Today, researchers from the Center for Microeconomic Data released the 2022 Student Loan Update, which contains statistics summarizing who holds student loans along with characteristics of these balances. To compute these statistics, we use the New York Fed Consumer Credit Panel (CCP), a nationally representative 5 percent sample of all U.S. adults with an Equifax credit report. For this update, we focus on individuals with a student loan on their credit report. The update is linked here and shared in the student debt section of the Center for Microeconomic Data’s website. In this post, we highlight three facts from the current student loan landscape.
The onset of the COVID-19 pandemic brought substantial financial uncertainty for many Americans. In response, executive and legislative actions in March and April 2020 provided unprecedented debt relief by temporarily lowering interest rates on Direct federal student loans to 0 percent and automatically placing these loans into administrative forbearance. As a result, nearly 37 million borrowers have not been required to make payments on their student loans since March 2020, resulting in an estimated $195 billion worth of waived payments through April 2022. However, 10 million borrowers with private loans or Family Federal Education Loan (FFEL) loans owned by commercial banks were not granted the same relief and continued to make payments during the pandemic. Data show that Direct federal borrowers slowed their paydown, with very few making voluntary payments on their loans. FFEL borrowers, who were not covered by the automatic forbearance, struggled with their debt payments during this time. The difficulties faced by these borrowers in managing their student loans and other debts suggest that Direct borrowers will face rising delinquencies once forbearance ends and payments resume.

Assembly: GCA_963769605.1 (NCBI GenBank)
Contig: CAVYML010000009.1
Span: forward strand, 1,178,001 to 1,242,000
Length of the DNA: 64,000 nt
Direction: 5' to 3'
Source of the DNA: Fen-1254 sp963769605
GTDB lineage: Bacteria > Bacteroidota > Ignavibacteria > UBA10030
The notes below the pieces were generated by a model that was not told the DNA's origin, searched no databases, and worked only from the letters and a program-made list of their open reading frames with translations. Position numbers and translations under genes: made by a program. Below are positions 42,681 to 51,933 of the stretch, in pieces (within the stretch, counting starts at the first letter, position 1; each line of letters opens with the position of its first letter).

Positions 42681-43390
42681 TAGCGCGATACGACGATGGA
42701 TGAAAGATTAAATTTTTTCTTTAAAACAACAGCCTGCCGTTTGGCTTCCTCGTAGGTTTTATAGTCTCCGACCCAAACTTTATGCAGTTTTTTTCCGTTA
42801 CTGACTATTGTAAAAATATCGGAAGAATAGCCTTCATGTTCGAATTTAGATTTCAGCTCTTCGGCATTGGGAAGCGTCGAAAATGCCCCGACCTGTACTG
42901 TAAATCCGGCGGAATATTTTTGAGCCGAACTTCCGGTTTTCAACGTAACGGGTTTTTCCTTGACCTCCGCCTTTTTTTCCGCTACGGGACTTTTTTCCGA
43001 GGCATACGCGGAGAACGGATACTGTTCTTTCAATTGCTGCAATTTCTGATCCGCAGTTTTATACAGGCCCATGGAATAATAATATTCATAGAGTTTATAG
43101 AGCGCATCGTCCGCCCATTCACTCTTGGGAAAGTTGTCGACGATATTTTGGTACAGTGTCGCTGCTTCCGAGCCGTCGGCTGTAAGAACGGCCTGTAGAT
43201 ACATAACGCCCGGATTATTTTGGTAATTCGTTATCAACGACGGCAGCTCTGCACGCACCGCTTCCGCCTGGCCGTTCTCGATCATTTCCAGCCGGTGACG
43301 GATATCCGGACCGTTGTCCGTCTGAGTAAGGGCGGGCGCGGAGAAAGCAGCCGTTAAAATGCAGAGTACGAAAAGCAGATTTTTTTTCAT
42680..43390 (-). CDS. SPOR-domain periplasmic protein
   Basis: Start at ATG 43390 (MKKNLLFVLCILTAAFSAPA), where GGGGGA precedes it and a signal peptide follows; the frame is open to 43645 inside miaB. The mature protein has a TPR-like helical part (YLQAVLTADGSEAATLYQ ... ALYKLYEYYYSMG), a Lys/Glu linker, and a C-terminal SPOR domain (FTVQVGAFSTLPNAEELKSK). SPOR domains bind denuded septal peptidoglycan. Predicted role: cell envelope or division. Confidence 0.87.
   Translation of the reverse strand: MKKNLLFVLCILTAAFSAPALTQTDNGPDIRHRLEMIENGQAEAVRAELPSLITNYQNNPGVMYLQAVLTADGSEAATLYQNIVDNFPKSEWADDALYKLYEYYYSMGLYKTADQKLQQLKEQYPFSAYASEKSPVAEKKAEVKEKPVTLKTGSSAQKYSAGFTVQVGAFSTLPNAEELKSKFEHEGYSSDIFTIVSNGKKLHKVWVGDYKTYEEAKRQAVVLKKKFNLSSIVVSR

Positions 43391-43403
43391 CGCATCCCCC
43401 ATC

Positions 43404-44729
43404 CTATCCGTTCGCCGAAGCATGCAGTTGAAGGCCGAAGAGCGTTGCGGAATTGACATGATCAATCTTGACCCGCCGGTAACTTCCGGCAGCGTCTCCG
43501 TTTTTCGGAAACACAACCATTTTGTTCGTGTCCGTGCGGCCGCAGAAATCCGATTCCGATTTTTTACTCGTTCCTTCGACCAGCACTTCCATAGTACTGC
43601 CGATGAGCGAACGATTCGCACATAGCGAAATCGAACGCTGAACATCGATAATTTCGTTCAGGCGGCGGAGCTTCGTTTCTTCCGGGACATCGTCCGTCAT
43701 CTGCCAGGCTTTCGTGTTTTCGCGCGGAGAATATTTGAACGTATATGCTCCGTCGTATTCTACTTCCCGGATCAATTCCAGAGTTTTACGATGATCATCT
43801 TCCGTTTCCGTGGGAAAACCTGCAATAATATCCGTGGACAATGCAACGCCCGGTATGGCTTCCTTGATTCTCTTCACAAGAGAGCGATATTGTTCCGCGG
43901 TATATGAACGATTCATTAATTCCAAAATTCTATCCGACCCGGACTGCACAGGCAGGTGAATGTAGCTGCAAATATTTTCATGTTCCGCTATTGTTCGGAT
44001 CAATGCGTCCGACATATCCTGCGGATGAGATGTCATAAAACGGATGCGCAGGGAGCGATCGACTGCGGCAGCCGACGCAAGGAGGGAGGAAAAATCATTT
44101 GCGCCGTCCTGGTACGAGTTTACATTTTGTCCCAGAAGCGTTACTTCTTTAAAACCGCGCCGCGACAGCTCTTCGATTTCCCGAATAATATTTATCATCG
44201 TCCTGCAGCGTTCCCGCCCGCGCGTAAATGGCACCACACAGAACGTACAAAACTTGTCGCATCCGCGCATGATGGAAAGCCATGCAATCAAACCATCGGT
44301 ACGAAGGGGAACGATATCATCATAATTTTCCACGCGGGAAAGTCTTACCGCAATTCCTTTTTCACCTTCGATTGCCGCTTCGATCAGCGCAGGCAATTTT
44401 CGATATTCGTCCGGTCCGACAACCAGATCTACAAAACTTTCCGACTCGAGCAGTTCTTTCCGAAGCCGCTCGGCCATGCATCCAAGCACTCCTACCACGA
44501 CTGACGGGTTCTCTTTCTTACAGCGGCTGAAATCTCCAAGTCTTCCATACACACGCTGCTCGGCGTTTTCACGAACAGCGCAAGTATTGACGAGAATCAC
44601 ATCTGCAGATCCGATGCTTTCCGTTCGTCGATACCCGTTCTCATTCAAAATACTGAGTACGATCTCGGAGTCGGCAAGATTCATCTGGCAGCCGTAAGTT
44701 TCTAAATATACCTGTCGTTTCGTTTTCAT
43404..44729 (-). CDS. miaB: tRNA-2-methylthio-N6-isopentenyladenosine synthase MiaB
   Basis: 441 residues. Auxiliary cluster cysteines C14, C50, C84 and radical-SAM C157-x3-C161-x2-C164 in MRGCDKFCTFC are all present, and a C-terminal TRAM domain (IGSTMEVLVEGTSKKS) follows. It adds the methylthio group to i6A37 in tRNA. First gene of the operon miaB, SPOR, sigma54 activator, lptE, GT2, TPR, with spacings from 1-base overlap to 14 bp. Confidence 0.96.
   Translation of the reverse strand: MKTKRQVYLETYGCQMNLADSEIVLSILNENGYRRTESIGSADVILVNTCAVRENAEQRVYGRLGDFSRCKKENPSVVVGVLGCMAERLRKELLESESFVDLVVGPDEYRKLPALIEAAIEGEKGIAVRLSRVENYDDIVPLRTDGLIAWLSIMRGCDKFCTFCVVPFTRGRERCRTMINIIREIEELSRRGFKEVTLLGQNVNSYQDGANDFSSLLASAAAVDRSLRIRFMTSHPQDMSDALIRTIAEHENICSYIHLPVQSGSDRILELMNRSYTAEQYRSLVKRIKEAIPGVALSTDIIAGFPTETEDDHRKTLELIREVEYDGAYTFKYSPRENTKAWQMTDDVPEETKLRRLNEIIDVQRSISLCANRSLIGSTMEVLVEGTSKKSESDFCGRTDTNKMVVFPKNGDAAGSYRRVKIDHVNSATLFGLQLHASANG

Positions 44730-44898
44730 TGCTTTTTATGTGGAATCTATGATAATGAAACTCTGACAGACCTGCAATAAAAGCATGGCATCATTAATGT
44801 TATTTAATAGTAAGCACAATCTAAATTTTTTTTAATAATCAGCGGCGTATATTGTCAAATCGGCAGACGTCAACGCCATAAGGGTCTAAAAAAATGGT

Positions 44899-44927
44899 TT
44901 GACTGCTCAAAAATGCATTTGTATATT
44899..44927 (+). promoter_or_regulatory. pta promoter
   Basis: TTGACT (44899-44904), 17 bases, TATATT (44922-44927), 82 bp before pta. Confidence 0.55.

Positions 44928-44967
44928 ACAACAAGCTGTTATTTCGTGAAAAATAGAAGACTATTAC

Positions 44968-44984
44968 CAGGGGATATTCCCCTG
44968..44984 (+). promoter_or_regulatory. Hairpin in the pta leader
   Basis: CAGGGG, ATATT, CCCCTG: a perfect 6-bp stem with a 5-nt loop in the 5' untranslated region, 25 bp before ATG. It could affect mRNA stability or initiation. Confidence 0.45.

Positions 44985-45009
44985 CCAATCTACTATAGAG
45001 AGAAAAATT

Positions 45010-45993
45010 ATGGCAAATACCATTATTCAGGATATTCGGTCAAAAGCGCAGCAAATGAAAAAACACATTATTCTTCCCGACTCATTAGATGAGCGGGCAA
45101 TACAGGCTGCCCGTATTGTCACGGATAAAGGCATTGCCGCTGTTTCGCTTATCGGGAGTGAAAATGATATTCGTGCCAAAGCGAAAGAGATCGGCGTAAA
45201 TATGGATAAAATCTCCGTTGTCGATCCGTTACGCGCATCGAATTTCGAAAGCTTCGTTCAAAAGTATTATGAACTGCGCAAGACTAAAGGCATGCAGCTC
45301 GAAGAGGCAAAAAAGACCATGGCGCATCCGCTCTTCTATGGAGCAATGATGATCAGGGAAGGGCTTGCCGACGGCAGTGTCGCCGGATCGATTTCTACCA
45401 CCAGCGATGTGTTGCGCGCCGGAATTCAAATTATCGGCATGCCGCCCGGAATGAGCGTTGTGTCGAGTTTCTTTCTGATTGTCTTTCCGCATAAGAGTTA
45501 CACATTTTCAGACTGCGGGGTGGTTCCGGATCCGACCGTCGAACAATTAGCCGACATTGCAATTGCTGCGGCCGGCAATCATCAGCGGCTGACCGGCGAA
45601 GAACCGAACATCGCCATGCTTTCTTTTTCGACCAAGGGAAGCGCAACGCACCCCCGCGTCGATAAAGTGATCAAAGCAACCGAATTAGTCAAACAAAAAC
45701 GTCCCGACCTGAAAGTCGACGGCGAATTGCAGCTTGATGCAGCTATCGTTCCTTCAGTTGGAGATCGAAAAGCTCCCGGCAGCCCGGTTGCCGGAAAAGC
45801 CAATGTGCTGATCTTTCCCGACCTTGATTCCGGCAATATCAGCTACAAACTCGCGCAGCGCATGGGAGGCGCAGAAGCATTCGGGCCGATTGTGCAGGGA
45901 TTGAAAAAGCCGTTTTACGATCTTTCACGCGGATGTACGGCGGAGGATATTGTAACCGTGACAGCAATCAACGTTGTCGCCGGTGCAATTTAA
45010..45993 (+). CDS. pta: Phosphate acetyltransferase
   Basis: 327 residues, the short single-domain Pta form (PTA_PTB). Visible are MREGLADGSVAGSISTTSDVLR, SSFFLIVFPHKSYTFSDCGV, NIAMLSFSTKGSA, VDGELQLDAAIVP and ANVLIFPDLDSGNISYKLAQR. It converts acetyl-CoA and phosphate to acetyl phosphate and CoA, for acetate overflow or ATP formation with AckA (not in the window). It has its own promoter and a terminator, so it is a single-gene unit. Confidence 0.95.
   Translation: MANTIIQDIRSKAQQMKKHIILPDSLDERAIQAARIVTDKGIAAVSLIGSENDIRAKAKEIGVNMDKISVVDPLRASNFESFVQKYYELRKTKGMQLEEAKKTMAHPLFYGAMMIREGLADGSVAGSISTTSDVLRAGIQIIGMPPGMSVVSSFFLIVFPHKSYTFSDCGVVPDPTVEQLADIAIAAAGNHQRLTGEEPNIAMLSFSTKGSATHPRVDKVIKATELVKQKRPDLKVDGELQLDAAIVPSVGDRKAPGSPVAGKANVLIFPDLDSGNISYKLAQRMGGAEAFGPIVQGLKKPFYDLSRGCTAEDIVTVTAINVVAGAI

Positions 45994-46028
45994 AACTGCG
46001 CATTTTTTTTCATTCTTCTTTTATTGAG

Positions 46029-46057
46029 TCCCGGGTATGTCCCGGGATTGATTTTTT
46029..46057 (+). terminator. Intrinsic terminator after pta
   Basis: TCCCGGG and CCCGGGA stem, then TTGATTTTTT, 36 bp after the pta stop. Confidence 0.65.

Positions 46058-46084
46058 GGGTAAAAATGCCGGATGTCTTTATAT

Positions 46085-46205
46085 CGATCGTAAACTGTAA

This post is the second in a three-part series exploring racial, gender, and educational differences in household debt outcomes. In the first post, we examined how the propensity to take out household debt and loan amounts varied among students by race, gender, and education level, finding notable differences across all of these dimensions. Were these disparities in debt behavior by gender, race, and education level associated with differences in financial stress, as captured by delinquencies? This post focuses on this question.